I love these Christmas cookies that I’ve been making with my daughters for 13 years. We make a double batch of dough, and we cut out our traditional Christmas trees. I spread perfect almond frosting on top and sprinkle with the same little colored sprinkles. I’m having a great time. What wonderful little cookies! Yes, this is a great time.
It’s a great time until I hear about a cookie exchange my sister went to recently.
She mentions all the treats that people bake from incredible and impossible Pinterest photos including some contraption that involves a brownie that stands like a christmas tree with a candy cane base and decorations like lights. The brownie has festive icing swags and tiny ornament balls and people gasp with delight about them. Don’t get me started on the Christmas cookies composed with fine brushes and palettes of frosting! Don’t get me started on the reindeer with little pretzel antlers and snowmen with slivers of orange gummy for a nose and snowflakes dusted with sugar crystals!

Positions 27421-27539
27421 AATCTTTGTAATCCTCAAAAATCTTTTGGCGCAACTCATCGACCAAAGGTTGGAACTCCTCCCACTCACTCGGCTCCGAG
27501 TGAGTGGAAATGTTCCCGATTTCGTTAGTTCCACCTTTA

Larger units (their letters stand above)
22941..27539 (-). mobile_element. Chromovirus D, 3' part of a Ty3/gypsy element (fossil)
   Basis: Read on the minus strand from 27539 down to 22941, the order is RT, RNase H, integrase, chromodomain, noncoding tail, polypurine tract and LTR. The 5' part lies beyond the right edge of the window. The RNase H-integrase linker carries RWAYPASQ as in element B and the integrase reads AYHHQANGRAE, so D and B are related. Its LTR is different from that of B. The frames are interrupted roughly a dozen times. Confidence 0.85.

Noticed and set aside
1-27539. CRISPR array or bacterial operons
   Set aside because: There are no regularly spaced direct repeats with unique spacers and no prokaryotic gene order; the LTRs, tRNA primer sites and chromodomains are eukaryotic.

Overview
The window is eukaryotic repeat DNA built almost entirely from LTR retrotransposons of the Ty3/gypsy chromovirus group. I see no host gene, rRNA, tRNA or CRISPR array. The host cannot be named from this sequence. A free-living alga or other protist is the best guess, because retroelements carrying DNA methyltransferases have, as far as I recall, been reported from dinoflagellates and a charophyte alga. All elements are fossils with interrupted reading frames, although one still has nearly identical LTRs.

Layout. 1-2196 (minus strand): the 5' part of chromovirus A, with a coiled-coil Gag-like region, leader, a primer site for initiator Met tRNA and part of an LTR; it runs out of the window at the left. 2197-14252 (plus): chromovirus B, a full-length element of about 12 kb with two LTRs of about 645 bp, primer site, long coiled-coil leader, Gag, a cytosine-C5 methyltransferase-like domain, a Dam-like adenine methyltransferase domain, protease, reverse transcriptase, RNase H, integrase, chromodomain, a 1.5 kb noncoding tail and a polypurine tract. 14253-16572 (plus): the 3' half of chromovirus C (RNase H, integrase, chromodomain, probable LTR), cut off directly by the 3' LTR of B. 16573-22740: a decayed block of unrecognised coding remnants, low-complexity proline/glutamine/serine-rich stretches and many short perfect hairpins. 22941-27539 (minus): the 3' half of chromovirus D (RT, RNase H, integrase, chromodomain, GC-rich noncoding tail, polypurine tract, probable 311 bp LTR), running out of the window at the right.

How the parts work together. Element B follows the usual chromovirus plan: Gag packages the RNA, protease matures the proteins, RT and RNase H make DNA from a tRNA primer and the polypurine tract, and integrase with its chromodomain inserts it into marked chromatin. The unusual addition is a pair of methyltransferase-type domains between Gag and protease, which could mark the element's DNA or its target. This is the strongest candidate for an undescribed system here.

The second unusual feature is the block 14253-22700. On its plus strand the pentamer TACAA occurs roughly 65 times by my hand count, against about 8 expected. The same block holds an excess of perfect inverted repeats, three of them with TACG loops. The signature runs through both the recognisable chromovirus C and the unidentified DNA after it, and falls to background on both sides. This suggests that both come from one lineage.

I think about all the perfect little cookies parading on social media this month, and suddenly, my Christmas cookies mock me with their embarrassing, sloppy, amateur designs. How can I deliver these to neighbors and coworkers? How could I ever in light of Instagram madness?
But wait. Wait! I never worried about this before. What’s happening to me? Haven’t people always loved my Christmas cookies?
I look at them again through the eyes of all the love I put into them year after year. I realize it and laugh all afternoon:
These are not sloppy; these are folksy, vintage even. They are hipster. They are down-home, rooted, anti-corporate. These are throwback Christmas cookies to the days before Pinterest and Instagram and Facebook. These are classic, rare Christmas cookies that showcase nostalgia and authenticity and Christmas spirit!
I’ve regained my composure. I continue to decorate my vintage Christmas cookies.